Syringomyelia and Chiari-Like Malformation

syringomyeliaMy Cavalier King Charles Spaniel began scratching the back of his head incessantly. I thought he might have an ear infection. I took him to his veterinarian and showed her a video of what the scratching looked like at home, and she said my dog actually has a condition called syringomyelia. This sounds like a terrible disease, and I am trying to better understand what to expect.

Syringomyelia is the term that describes fluid-filled cavities that develop within the spinal cord causing abnormal sensation in affected dogs. The underlying issue is called chiari-like malformation (CLM). CLM describes a mismatch between the size of the brain, which is too big, and the space within the skull, which is too small. This leads to crowding of the back part of the brain and the brainstem, and subsequent obstruction of the flow of the cerebrospinal fluid that bathes the brain and spinal cord. The most common sign is altered sensation typically at the back of the head and the neck which may progress to pain.

 

Is this a disease specific to the Cavalier King Charles Spaniel?

There are actually several breeds in addition to the Cavalier King Charles Spaniel that have been identified with CLM including:

  • Brussels Griffon
  • Maltese
  • Yorkshire Terrier
  • Chihuahua
  • Staffordshire Bull Terrier (unusual, because this is not a toy breed)

 

My dog’s sign of this condition was excessive scratching. What other signs are associated with CLM?

Dogs that develop CLM and subsequent syringomyelia will often develop withdrawn behavior. This may reflect a change in their mentation or simple anticipation of pain upon being handled. They may begin to cry out when jumping or running, when defecating (due to the increased pressure inside the skull with the abdominal press to pass stool), or when they are picked up. They may exhibit intermittent pain, particularly at night. They may also seem sensitive when touched near the shoulder, ear, the back of the neck, or the breastbone. Some dogs with CLM will try to scratch at themselves while they are walking, often without any obvious stimulus. Scratching or pain may result from touch, movement, excitement, or wearing a collar. Finally, these dogs may rub their faces incessantly.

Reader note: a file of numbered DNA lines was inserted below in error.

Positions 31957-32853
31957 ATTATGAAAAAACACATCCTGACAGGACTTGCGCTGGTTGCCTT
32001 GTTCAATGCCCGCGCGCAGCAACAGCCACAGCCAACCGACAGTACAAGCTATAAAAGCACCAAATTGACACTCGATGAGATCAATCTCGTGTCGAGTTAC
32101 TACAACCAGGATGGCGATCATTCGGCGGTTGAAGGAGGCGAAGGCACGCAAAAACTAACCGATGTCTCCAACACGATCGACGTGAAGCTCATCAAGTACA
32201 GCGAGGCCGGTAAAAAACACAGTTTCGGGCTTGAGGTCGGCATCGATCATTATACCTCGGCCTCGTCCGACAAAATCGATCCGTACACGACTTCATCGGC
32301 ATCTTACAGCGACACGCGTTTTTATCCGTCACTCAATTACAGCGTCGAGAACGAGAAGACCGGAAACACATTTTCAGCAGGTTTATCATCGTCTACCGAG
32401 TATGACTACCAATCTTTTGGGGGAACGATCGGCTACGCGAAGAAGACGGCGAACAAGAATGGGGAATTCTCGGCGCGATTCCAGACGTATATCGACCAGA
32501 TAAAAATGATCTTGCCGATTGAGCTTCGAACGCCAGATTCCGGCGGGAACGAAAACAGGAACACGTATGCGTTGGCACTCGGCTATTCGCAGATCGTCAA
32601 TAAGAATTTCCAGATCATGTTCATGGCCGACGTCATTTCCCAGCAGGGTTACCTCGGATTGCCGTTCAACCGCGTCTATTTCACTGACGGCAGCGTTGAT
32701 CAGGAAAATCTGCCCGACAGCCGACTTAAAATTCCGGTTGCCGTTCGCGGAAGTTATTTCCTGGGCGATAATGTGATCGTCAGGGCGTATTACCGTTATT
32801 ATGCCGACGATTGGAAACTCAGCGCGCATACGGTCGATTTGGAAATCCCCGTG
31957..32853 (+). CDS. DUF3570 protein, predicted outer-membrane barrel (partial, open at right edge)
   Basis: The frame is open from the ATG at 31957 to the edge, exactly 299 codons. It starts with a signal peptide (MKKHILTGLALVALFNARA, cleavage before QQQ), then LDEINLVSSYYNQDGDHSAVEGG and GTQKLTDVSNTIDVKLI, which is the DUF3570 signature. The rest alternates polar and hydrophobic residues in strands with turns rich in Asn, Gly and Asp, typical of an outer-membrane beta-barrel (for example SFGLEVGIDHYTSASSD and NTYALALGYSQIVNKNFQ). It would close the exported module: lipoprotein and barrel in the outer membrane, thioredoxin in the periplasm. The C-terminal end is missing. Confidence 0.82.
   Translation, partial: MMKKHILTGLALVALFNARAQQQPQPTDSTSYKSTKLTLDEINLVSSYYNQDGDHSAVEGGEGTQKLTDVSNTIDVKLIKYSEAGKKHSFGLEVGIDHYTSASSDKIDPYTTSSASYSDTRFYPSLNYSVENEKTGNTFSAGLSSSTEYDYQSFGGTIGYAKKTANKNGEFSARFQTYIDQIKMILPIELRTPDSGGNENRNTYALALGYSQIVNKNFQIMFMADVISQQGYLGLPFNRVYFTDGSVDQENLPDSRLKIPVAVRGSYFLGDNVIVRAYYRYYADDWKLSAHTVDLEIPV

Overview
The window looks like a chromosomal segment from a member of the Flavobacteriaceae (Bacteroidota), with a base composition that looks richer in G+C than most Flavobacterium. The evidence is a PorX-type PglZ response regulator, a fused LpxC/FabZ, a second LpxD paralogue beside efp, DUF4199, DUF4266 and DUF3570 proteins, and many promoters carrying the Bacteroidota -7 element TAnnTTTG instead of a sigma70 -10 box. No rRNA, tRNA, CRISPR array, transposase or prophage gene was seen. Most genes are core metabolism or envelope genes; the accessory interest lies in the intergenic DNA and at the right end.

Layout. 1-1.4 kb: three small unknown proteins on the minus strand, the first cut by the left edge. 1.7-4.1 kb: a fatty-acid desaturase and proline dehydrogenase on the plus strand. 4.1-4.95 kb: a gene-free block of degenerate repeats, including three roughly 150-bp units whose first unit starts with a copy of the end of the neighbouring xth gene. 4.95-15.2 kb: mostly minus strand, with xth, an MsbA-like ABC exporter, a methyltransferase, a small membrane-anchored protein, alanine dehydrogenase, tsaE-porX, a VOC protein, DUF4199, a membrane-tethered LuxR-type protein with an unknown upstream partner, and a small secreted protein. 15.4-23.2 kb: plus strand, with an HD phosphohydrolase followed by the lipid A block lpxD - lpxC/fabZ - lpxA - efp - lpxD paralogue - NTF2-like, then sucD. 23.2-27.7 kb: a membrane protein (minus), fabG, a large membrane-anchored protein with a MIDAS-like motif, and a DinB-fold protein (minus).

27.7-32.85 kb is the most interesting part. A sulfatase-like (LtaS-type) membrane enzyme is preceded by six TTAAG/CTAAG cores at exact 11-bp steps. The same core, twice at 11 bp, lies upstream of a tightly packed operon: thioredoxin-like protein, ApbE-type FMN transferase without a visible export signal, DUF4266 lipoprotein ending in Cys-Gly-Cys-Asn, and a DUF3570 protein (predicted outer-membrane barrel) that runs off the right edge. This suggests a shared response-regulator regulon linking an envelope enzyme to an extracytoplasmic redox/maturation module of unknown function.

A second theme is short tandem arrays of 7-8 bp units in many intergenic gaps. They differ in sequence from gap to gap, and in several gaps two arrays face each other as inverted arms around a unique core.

Are there specific diagnostic tests for CLM and syringomyelia?

Now that magnetic resonance imaging (MRI) is readily available, the deformity associated with CLM may be demonstrated. MRI may help to predict the expected severity of clinical signs. Radiographs are generally not very useful for diagnosing CLM.

How is CLM and syringomyelia treated?

The main focus of treatment for CLM and subsequent syringomyelia is pain relief. There are several medical options available, but most patients benefit from medication that targets the nervous system and nerve-associated pain (e.g. gabapentin). Medical acupuncture may be an effective adjunctive treatment.

There is a surgical procedure that can decompress the rear of the skull of severely affected dogs, but surgery has a very high failure rate. About half of the dogs treated surgically will decline by 2 – 2½ years post-op.

Dogs with CLM and syringomyelia should have the efficacy of their pain management assessed regularly (every 1- 3 months) as their symptoms may progress over time. There is no need to restrict their activity, but removing the collar may help prevent symptoms. Raising the food and water dishes to elbow height helps to keep the neck in a neutral position. It is impossible to predict the progression of this disorder. Some dogs remain stable for years while others become completely debilitated within months of their first symptoms.

Response to therapy will provide insight into how a specific individual will be able to accommodate CLM and syringomyelia.

 

This client information sheet is based on material written by: Robin Downing, DVM, DAAPM, DACVSMR, CVPP, CRPP

© Copyright 2017 LifeLearn Inc. Used and/or modified with permission under license.

In the News

Contact Us

3070 8th St SW
Altoona, IA 50009
Phone: (515) 967-4281
Fax: (515)967-8824


After Hours Emergency
IVS: (515) 280-305
IVRC: (515)727-4872



AAHA_tC_2